Hunting Tre Arrow: The Flight of America's Most Wanted Eco-Terrorist

Page 4 of 5

Part V: Radicalized

The charges were four felonies, each detailed in an indictment filled with words such as destruction, fire and violence. Named along with Tre Arrow were two men and a woman, all in their early to mid-twenties, who belonged to a Portland State University group called Students for Unity, better known for its involvement in civil-rights controversies than for environmental activism. The U.S. Attorney for Oregon, Mike Mosman, called the indictment "a major first step in investigating eco-terrorism."

The three PSU students charged in the firebombing – Jacob Sherman, 20, Angela Cesario, 23, and Jeremy Rosenbloom, 25 – were all arrested, then released from custody after pleading not guilty and promising to remain in Portland, to stay home after 10 p.m. and not to associate with environmental activists. Only Tre Arrow remained "at large," as the FBI put it. His friends from the Cascadia Forest Alliance said they hadn't seen or heard from Tre since he headed south to California months earlier, and insisted that it was unfair to call him a fugitive, because he might not even be aware of the charges against him.

His family, however, had little doubt that Tre knew the feds were after him. Although they hadn't seen their son in months, Jim and Mel Scarpitti say the young man they still called Mike had stayed in touch, phoning home every two weeks or so. He had recently called from Davis, California. "He said he had been asked to join in the endeavors to save the redwoods," Mel says, "and was thinking about it."

Darryl Cherney, a veteran Earth First! activist and a driving force behind Earth First!'s Sierra Pacific campaign, doesn't think Tre made it to the redwoods but says he met him in early June at the Earth First! Sierra Rendezvous, where Tre put on a campfire concert. "A heroic, charismatic, inspiring figure," Cherney calls Tre. Cherney sensed that Tre was looking for a direction. "I think his fall from the tree in Oregon was a pivotal event," he says. "The discovery that his own government would try to kill him for protesting against it had made him question everything he was doing."

Tre's sister Shawna concurs. "He told me that whole experience was so terrible," she says. "He was devastated, physically, mentally and spiritually. He felt there was no mercy in the people who had done this to him, and he became even more paranoid about the government than he had been before." Nevertheless, she sensed that by summer 2002 her brother was "happier than he had been in years," she says. "For a while, he seemed really disillusioned. After the ledge sit and his fall from the tree, he sort of pulled away from the Cascadia Forest Alliance. A lot of money had come in to the organization because of him, and he sort of felt like he was being used as a fund-raising tool."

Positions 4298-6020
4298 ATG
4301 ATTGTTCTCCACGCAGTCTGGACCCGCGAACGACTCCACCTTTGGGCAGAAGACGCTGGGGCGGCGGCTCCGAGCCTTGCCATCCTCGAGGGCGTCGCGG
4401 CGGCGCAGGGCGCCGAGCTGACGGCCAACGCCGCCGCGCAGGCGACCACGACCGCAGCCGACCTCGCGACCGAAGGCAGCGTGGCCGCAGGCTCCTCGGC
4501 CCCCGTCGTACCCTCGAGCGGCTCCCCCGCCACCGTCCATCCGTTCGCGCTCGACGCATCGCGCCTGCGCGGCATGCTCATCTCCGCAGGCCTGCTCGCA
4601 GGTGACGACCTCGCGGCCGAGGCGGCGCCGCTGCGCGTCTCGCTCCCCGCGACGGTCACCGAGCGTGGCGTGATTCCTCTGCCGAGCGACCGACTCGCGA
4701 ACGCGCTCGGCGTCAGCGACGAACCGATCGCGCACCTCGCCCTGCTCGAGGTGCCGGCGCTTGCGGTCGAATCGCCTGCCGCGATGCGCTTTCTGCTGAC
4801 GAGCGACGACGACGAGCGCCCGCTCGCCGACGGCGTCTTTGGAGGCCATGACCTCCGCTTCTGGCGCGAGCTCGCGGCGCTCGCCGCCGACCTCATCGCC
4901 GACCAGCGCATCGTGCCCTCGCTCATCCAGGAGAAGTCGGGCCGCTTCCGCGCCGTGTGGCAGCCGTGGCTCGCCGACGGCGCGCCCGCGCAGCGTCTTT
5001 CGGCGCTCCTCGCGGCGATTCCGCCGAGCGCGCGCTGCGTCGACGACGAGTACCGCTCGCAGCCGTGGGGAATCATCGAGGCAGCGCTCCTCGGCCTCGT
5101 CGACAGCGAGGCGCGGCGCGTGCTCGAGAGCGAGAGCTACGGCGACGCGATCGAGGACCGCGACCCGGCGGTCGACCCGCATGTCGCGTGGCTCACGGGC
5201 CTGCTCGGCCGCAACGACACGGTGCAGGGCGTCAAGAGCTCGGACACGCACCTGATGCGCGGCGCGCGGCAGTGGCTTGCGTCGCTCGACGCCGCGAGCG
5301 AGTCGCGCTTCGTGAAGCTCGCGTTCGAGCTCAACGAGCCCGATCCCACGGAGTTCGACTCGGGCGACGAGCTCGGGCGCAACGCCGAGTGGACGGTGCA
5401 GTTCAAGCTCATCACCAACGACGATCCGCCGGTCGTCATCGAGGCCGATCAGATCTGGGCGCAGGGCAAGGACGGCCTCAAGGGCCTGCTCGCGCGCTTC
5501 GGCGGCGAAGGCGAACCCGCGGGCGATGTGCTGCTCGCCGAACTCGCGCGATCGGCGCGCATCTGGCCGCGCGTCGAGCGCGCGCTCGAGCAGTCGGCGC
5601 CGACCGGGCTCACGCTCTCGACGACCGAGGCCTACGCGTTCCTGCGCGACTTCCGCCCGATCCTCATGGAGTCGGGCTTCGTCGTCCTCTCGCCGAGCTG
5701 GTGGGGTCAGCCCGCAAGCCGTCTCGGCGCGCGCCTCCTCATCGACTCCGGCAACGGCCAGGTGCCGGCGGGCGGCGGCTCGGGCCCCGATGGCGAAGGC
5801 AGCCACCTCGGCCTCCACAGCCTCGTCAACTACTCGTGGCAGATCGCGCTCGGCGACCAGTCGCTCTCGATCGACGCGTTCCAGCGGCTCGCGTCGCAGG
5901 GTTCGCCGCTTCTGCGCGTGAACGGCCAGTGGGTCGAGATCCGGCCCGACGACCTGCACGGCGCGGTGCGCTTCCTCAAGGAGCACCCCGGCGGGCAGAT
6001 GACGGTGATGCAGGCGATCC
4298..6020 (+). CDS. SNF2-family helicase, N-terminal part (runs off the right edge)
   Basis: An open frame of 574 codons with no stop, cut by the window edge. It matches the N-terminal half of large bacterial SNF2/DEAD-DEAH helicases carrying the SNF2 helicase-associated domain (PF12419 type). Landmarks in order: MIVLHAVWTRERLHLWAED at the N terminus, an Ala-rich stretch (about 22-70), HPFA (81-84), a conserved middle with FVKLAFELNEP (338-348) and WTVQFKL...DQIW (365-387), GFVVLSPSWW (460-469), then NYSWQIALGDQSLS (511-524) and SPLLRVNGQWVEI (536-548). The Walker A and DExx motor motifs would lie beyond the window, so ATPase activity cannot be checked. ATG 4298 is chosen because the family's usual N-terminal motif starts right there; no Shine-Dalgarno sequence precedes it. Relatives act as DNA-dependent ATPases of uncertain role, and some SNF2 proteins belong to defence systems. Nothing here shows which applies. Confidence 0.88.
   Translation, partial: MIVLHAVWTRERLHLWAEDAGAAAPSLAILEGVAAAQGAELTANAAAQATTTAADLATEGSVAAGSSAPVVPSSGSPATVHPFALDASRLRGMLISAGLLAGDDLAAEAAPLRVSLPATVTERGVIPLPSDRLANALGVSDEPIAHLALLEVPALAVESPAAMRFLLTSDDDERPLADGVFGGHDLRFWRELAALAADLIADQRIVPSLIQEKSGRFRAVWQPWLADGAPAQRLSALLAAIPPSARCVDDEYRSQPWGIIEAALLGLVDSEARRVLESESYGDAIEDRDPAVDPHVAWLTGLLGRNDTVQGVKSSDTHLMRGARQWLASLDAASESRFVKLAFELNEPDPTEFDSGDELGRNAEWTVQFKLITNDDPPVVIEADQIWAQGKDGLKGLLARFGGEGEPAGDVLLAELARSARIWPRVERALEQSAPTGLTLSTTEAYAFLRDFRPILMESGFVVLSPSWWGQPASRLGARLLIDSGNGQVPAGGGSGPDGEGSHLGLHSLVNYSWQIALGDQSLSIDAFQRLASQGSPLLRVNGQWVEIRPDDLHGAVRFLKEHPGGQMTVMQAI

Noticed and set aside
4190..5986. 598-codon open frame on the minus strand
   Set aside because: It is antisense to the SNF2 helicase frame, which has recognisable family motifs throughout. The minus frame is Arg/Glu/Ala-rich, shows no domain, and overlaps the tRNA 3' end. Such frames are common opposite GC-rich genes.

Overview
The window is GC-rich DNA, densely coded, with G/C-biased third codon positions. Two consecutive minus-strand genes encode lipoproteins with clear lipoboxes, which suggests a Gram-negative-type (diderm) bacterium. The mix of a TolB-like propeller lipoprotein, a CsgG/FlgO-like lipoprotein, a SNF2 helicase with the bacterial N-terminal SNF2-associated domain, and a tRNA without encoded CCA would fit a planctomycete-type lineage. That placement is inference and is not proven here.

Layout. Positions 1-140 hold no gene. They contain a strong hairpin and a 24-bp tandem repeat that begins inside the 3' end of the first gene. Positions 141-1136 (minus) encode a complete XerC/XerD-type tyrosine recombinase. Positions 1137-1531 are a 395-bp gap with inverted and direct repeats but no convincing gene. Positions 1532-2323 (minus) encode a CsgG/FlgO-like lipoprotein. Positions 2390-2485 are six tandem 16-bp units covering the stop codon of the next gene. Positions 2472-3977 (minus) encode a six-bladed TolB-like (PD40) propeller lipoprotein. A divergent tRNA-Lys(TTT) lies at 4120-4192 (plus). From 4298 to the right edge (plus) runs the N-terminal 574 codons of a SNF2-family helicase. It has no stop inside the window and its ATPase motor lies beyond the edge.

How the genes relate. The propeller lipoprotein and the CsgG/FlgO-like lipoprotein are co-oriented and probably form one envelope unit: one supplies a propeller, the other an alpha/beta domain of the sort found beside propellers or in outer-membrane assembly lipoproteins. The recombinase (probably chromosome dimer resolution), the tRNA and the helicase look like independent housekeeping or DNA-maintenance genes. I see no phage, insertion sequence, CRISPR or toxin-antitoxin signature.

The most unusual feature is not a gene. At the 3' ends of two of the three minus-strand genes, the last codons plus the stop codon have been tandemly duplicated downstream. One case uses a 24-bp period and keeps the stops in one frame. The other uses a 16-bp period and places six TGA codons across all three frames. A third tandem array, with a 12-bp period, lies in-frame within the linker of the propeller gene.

Her brother had become difficult to reach during late 2001 and early 2002, Shawna says, "and when he did call, he didn't say much about what he was doing." Tre was much more forthcoming, however, when she spoke to him this summer. "He gave me the impression he was going to go back to Portland, and perform and record his music," says Shawna.

But first he intended to travel. In midJune, he began to hitchhike east on a crosscountry trip. His parents spoke to him when he arrived in Cincinnati in early July to spend time with his daughter. "Mike certainly didn't give us any indication that he thought he was in trouble," Jim says. Jim and Mel last heard from their son when he phoned them from Pittsburgh on August 13th, at almost exactly the moment when the indictment against him was returned by the federal grand jury in Portland. "I'm sure Mike didn't know anything about it," Mel says. "He said he was on a 'renewal journey.' " Tre even gave his parents the phone number of the woman he was staying with.

But the next morning, when the FBI showed up at that woman's front door. Tre was gone, having disappeared while it was still dark out. His parents have not heard from him since.

A week later, FBI agents showed up at the Scarpittis' house to interview Jim and Mel. "We were floored," Jim says. "We both find it very difficult to accept that he would be involved in anything beyond peaceful civil disobedience." They told the agents they would urge their son "to get back to Portland and turn himself in," Jim says, "because I'm convinced that would be what's best for him."